Numerous cells die during embryogenesis. To ensure that these effete cells do not interfere with development, they must be cleared by engulfment. Much has been learned about the process of cell engulfment from studies in Caenorhabditis elegans that relied on DIC microscopy to visualize un-engulfed cells (Mangahas and Zhou, 2005). More recent studies in C. elegans utilized time-lapse imaging to identify novel cell engulfment and corpse-processing genes and to establish their temporal relationships (Yu et al., 2006, 2008; Venegas and Zhou, 2007; Zou et al., 2009). Mammalian cell culture has been critical to our understanding of cell engulfment in mammals (Erwig and Henson, 2007). However, there is a need to study cell engulfment in vivo, particularly in the context of animals that undergo regulative development. This report describes a new reagent for time-lapse monitoring of cell engulfment in Drosophila embryos, tissues, and cells. In Drosophila embryos, epithelial cells are mostly engulfed by neighboring cells, while cells dying within internal organs, such as the brain, are engulfed by macrophages (Pazdera et al., 1998; Mergliano and Minden, 2003; Robertson et al., 2003; Sears et al., 2003). The molecular connection between cell death and cell engulfment within the context of the living Drosophila embryo is poorly understood. Therefore, it is important to be able to monitor cell death and cell engulfment events in real time.
Until recently, injection of the vital dye, acridine orange (AO), was the primary method for monitoring apoptosis in live Drosophila embryos. Newly developed genetically expressed reporters of apoptosis include: Apoliner and SCAT, which detect caspase 3 activation (Takemoto et al., 2003, 2007; Bardet et al., 2008), and CIETDY, which detects the activity of the initiator Caspase 8, DED (Mazzalupo and Cooley, 2006). These reporters eliminate the need for AO and allow one to observe cell death in different tissues and developmental stages. The engulfment of dead cells in Drosophila embryos has been monitored by injecting VGAL, a reporter for cell engulfment that becomes fluorescent when the cytoplasm of a dying cell is mixed with the lysosomal compartment of the engulfing cell (Mergliano and Minden, 2003). Since VGAL is membrane impermeable, it has to be loaded into cells by injection into syncytial stage embryos, where all cells receive equal amounts of VGAL. Thus, VGAL can only be used to visualize the engulfment of embryonic cells. Moreover, VGAL cannot be used to monitor the engulfment of specific cell types since it is uniformly loaded into all cells. More importantly, because VGAL can only be introduced by injection, it is impractical to use VGAL in large screens for mutations that affect cell engulfment. Recently, a pH-sensitive fluorescent dye, pHrodo, has been used to assess cell engulfment by FACS analysis (Miksa et al., 2009). To circumvent the limitations of dyes such as VGAL, we designed a genetically encoded reporter for cell engulfment that will allow one to study the clearance of apoptotic corpses in live animals.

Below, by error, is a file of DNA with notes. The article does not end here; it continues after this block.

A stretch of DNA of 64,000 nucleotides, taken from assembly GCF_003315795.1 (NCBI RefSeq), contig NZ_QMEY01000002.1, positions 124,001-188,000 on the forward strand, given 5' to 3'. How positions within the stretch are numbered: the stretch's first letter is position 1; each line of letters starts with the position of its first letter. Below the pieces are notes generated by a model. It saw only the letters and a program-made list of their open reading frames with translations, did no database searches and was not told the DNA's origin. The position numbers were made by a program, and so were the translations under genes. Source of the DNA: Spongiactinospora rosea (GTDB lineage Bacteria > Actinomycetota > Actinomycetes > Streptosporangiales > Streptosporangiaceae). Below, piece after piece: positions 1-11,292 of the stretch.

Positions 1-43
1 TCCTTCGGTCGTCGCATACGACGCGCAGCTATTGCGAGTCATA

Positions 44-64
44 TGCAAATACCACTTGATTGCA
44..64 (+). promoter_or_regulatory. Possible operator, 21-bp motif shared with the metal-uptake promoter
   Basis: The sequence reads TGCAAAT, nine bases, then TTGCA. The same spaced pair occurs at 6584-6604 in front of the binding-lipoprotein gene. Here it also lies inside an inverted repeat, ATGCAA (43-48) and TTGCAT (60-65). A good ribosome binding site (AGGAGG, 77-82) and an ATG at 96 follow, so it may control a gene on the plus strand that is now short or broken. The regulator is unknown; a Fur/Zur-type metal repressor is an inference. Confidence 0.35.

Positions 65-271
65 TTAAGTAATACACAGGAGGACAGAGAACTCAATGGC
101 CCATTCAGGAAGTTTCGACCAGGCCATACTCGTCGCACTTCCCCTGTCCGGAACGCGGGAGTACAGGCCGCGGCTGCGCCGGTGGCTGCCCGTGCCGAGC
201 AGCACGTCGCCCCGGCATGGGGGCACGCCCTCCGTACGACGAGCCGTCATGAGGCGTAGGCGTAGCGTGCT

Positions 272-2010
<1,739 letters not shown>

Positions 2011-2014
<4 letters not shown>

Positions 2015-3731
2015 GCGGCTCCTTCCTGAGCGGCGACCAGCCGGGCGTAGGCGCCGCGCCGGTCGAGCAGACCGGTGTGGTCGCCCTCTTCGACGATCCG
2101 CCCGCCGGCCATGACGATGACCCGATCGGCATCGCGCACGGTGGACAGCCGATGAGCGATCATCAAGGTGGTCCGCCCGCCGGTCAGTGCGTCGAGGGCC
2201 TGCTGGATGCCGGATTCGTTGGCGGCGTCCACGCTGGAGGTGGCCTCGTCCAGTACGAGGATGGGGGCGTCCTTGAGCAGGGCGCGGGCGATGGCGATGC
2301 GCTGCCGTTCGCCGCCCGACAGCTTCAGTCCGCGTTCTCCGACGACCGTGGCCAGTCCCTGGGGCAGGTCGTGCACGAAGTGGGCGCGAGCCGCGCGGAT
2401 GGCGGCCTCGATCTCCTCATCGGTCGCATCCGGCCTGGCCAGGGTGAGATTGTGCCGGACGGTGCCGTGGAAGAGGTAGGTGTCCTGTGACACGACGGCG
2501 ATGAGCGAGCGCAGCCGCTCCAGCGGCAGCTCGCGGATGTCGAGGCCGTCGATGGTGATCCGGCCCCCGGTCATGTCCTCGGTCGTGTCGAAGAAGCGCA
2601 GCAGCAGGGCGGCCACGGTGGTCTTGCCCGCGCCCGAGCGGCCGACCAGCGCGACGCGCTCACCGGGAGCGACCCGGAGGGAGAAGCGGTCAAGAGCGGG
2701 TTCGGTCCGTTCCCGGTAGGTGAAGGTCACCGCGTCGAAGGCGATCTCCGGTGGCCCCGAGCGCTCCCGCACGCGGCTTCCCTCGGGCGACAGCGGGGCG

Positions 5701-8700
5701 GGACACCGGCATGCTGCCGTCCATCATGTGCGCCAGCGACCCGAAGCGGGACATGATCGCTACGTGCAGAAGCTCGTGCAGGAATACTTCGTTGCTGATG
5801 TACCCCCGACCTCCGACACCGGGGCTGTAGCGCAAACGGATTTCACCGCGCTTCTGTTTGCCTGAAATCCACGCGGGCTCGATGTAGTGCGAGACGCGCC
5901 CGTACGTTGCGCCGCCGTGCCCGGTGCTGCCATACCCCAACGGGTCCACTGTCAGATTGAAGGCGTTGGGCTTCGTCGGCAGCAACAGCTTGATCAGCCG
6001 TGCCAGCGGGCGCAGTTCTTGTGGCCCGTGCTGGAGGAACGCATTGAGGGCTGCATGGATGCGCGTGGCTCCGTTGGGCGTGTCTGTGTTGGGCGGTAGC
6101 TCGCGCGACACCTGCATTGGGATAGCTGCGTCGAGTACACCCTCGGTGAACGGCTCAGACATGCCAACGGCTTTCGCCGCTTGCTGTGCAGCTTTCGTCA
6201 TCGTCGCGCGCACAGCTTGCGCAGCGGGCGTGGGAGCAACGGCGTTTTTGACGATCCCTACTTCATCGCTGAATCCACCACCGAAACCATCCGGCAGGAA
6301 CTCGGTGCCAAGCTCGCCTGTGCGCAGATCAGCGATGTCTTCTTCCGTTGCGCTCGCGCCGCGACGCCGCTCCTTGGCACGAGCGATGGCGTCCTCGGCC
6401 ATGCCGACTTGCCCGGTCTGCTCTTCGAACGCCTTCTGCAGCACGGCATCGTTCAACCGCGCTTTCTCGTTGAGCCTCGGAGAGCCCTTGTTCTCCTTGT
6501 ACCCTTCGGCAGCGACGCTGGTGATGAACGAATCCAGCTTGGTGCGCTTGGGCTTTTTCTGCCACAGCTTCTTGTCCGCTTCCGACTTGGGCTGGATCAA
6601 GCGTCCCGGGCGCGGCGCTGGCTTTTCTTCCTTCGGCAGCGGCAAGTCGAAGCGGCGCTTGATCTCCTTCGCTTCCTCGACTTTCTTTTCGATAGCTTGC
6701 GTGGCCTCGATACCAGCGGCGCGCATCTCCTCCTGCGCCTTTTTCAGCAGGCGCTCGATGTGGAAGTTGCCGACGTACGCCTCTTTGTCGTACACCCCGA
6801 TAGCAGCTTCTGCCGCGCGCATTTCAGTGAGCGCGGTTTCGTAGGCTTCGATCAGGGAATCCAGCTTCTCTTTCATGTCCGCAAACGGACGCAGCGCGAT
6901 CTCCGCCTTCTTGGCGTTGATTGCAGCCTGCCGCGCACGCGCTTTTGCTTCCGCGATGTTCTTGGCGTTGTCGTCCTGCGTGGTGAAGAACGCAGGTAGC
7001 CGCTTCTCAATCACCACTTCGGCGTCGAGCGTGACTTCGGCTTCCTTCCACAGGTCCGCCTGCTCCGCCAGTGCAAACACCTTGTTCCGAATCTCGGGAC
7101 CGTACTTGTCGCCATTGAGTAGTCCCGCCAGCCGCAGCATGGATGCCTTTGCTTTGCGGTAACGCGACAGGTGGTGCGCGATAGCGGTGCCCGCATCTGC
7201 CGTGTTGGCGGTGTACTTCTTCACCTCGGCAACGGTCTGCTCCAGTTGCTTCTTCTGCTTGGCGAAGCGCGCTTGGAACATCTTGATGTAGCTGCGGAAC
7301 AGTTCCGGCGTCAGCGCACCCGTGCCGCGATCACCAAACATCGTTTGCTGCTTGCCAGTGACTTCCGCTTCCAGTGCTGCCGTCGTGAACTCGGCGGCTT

A hallmark of apoptotic cell engulfment is the fusion of the phagosome with the lysosomal compartment (Odaka and Mizuochi, 1999). We have taken advantage of the acidic environment of the lysosome and employed the pH-sensitive ratiometric derivative of GFP, pHluorin, to report the movement of dying cells' contents into the acidic milieu of the engulfing cells' lysosome. To aid in the visualization of pHluorin in healthy cells, we chose to tether it to the cell cortex via the Moesin actin-binding domain. The cortical localization of pHluorin was hypothesized to reveal morphological changes in apoptotic cells. This pHluorin::moesin actin-binding-domain chimera is referred to as pHMA. Here we show that when pHMA is expressed in cultured Drosophila cells, its ratiometric signal reports that the pH of healthy cells drops slightly from 7.4–7.0 to 6.8–6.6 prior to engulfment, and then drops rapidly to as low as 5 after cell engulfment. As predicted, the number of acidified pHMA bodies increases in embryos with increased cell death and is not present in embryos lacking cell death. Time-lapse analysis of pHMA-expressing embryos reveals a sequence of characteristic morphological changes in apoptotic, epithelial cells prior to and after their engulfment. Thus, pHMA serves as a robust engulfment reporter that will be a useful reagent to study the dynamics of apoptosis and to screen for new mutations that affect apoptotic cell engulfment.
RESULTS AND DISCUSSION
Design of pHMA